The globalization mania has undoubtedly become the buzz word in today's world of economics and its impacts on developing economics raise a number of policy and research issues that need to be understood thoroughly that whether globalization is an inevitable reality or just another schism of the developed economic super powers. Nevertheless a strong momentum that globalization has generated in the areas of trade, foreign direct investment and other capital flows and commodity markets, provides assessment of global economic prospects as they affect developing countries and analyzes the link between developing countries and the world economy.
The increasing integration of developing countries with global economy explores the opportunities and challenges that arise from such integration. The participation of developing countries in the accelerated pace of integration over the past decade has shown large disparities while some developing countries have rapidly expanded their activities in the world trade capital markets, many other have not, and become less integrated with the global economy.
Many countries of the world lagging in global integration are among the poorest because there is close relationship between growth performance and integration. Rapid growth tends to promote a more open economy and lagging integration is a sign of certain policy deficiencies, moreover integration of economy can be a means to higher growth rate via better resource allocation, greater competition, transfer of technology and access to foreign savings.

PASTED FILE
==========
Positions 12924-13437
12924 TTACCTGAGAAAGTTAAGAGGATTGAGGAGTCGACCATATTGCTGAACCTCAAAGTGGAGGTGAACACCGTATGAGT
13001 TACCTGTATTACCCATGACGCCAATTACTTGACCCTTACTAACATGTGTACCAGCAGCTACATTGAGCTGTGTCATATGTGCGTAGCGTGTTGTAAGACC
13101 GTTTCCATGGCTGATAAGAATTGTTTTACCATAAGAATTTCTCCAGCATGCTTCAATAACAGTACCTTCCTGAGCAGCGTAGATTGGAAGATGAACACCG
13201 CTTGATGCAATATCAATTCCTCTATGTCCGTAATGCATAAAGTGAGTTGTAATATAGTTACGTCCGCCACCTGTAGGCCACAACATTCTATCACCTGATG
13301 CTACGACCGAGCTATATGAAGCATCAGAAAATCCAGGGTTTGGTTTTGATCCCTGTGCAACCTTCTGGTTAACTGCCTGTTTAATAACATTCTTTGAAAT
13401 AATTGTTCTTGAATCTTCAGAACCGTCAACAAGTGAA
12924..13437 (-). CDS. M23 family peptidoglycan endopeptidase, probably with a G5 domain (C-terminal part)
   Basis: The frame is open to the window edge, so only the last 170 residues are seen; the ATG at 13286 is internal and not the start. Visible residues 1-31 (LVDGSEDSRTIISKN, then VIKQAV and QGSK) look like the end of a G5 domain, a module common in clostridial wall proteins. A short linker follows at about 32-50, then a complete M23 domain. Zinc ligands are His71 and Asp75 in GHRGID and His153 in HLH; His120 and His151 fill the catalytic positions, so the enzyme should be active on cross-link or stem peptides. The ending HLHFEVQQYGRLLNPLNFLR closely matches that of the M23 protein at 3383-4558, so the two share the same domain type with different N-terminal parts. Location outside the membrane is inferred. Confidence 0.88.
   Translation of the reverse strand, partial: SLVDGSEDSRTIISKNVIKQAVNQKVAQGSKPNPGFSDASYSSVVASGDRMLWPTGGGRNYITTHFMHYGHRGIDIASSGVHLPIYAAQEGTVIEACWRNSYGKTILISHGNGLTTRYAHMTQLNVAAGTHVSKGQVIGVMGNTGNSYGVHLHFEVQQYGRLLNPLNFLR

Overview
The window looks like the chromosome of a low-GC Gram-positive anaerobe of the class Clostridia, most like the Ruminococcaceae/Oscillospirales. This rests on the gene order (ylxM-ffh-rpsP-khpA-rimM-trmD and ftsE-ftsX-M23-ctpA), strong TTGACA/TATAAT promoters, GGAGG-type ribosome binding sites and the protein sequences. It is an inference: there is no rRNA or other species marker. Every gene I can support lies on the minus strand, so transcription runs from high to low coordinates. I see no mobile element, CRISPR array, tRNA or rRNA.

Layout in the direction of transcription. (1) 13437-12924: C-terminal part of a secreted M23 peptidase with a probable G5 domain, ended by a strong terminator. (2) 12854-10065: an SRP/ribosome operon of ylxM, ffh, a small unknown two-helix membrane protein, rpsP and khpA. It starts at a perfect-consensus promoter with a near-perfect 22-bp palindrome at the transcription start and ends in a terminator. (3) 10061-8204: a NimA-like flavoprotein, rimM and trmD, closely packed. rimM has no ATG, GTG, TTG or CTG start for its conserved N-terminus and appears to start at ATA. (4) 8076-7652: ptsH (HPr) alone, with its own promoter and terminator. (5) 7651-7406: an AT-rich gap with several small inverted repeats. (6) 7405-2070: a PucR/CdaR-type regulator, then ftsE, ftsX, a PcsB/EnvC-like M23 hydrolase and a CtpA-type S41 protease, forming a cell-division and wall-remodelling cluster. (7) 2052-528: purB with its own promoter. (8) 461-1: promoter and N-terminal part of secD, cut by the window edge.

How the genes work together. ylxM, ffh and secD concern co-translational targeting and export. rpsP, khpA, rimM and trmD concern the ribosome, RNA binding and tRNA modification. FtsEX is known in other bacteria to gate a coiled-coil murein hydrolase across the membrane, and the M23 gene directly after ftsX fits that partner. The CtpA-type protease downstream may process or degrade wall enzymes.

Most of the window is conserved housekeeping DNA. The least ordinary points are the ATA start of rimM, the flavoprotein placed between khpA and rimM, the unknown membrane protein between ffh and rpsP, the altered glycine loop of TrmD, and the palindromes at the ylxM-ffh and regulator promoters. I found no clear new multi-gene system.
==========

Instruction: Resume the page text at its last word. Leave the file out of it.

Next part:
The pace of integration among developing countries has been very uneven, though, in the aggregate developing countries kept pace with the world rate of trade integration. The ratio of trade to GDP fell in 44 out of 93 developing countries in the last decade. Similarly the distribution of foreign direct investment was also distorted in eight developing countries accounted for two thirds of foreign direct which inflow in 199093, while half of all developing countries received little or none.
Countries that are lagging in integration will more likely face a favourable external environment in which to undertake reforms, and these reforms have a large role to play in furthering growth. However, managing the transition toward increased integration will be a difficult and crucial challenge for the developing countries lagging integration vis-a-vis world economy.
What necessitate for a developing economy like Pakistan to delink the economy from globalization process in the backdrop of South East Asian Currency Crisis and whether it could be economically injurious for our economy in currency as well as for stock markets, still remain a question largely unanswered and requires a number of policy and research issues to be pursued particularly with the aftermath of the currency crisis recently...